I wanted to test something other than the Amiga, to see how well the GBS-82XX coped with another retro system. The Atari 7800 was nearby. My unit has been modified to output S-Video (Y/C). I then connected this to a RVA dev board, which converted the S-Video to YPbPr. The YPbPr video was fed into the GBS-8200 board. It sort of worked. I had trouble with the RVA board outputting black and white video from the Y/C source. I tried tweaking a few settings but this is a task for another time. Feeding in composite video, using a S-Video to composite lead from the Atari 7800 worked. Atari 7800 up-scaled to VGA:

Atari 2600 Battlezone. CVBS out converted to YPbPr, which was then converted to VGA.
Atari 2600 Battlezone. CVBS out converted to YPbPr, which was then converted to VGA.

For a 10 minute quick test, it showed the future potential of this board. There were some white speckles on the video though.
Though the RVA scan-doubler, when I get it working, may surpass it 😉

Future work

So I have played with the hardware, what’s left to do and what is next?

I want to check the SDRAM interface in more detail to ascertain if this contributes to the noise issues.

Play with the sampling and conversion settings of the TVIA-5725 device.

Experiment with the scan-converter.

Try 60 Hz games on the Amiga, see how they perform in terms of noise.

The I2C port now has a pin header soldered onto it and I observed that it operates at 87.3 KHz and has regular traffic. A Pickit serial, will be used to inject I2C commands for testing, this is no simple task, decoding what to try but will be fun!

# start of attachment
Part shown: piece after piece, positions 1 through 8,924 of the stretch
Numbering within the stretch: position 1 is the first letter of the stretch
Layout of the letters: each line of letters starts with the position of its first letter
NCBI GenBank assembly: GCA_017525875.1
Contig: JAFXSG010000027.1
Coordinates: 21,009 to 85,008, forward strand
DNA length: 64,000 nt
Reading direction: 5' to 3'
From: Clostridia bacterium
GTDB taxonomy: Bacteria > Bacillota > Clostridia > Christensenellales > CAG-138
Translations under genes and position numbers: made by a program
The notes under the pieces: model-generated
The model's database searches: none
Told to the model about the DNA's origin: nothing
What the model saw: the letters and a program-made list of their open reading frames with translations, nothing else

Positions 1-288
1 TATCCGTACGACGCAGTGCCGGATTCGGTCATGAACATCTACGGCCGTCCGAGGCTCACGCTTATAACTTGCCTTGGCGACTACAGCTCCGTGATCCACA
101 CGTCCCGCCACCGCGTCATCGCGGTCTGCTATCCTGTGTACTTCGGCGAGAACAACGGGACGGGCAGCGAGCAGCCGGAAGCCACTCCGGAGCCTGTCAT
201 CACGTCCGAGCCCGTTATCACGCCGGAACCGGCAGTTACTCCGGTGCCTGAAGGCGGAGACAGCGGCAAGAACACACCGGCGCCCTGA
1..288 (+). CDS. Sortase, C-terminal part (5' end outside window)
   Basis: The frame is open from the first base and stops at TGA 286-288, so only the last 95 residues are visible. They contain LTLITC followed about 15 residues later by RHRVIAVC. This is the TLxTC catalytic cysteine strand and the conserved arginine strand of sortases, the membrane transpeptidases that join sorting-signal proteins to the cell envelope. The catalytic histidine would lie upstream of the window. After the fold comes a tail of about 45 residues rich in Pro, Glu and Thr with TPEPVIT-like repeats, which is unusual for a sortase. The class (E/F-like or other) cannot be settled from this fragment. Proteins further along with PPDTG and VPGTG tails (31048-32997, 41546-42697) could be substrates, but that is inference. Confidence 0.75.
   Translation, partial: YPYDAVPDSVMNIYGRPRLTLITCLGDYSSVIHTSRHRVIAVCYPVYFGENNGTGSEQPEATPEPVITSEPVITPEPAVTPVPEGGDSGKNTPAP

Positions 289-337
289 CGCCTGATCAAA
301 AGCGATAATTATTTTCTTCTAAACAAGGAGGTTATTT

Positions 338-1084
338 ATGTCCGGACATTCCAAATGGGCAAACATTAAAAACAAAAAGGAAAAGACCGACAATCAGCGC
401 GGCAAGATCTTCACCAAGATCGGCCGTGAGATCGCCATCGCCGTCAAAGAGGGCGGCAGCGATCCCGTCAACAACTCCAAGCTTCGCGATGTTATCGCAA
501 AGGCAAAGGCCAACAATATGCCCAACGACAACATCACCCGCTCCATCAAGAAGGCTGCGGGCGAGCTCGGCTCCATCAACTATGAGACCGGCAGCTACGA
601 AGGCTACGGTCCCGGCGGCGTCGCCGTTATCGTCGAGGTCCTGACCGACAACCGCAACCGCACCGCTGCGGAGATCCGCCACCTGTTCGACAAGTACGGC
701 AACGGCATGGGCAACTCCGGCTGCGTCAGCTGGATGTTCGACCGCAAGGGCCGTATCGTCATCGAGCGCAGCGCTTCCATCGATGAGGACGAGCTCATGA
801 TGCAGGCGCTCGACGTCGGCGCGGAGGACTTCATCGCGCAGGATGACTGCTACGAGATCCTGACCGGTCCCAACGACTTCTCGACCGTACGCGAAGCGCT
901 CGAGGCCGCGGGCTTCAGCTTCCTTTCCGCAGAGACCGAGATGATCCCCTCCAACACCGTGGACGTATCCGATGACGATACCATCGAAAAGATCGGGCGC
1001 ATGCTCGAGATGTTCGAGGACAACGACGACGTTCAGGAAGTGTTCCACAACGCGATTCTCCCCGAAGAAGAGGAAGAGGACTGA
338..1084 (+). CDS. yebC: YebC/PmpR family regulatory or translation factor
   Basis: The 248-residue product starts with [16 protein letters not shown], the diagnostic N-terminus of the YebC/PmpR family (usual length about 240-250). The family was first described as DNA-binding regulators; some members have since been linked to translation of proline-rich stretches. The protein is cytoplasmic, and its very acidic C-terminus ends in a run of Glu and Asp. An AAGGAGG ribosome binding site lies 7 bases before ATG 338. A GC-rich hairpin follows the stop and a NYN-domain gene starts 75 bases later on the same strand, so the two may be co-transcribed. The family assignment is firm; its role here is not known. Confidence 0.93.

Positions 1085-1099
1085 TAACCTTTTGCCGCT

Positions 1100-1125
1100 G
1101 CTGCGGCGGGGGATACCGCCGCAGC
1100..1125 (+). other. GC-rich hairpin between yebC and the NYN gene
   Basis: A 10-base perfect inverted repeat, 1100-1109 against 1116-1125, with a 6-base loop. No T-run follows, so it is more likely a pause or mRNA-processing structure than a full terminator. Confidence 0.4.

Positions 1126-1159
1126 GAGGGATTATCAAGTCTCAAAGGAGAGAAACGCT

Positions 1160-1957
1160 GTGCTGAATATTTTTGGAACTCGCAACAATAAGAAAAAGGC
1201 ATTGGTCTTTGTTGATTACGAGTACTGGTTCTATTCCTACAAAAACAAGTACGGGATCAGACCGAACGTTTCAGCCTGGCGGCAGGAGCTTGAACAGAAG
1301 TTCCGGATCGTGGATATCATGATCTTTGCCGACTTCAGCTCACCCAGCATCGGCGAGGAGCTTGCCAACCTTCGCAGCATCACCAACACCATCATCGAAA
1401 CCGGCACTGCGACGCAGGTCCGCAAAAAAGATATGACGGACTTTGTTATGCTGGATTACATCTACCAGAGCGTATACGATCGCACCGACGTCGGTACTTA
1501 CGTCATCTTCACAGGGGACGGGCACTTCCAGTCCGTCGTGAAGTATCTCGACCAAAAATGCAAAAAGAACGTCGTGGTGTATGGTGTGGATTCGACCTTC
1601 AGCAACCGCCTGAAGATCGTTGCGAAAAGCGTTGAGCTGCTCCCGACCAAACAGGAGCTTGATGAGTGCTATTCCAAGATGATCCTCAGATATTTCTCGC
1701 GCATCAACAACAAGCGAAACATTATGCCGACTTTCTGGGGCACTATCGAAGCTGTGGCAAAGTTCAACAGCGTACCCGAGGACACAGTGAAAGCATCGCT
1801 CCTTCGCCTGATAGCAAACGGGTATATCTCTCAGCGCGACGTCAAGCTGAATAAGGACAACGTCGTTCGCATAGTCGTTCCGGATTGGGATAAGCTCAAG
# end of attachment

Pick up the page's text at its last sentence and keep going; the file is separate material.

Test a V3 board.

The next part will be in a couple of weeks, along with the next Hermes update

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46 thoughts on “GBS-82XX experiments

  1. Have you noticed the distortion shown in this video? :

    My relatively uninformed diagnosis is that there is some kind of frame buffer compression of the upscaled video, based on the fact that pixels that don’t move on the input video get moved on the output (even vertically, to different scan lines). What is the RAM chip on your board, and how big is it?

      1. Theres a “HD 9800 v. 5” here:

        http://www.ebay.co.uk/itm/CGA-EGA-RGB-To-VGA-Video-Converter-Board-VGA-Output-Game-Convert-HD9800-GBS8200-/181632705793?pt=LH_DefaultDomain_3&hash=item2a4a272501

        The intel-chip is the same size as the 8200’s.

        The board i have, is the 8220 version; HD 9820, with a smaller intel chip, no version label, but a PCB-written date of 2014-07-11, like this one: http://www.ebay.co.uk/itm/NEW-Arcede-Game-Converter-Board-CGA-RGB-YUV-EGA-to-VGA-GBS-8220-Promotion-S2-/261957369293?hash=item3cfde03dcd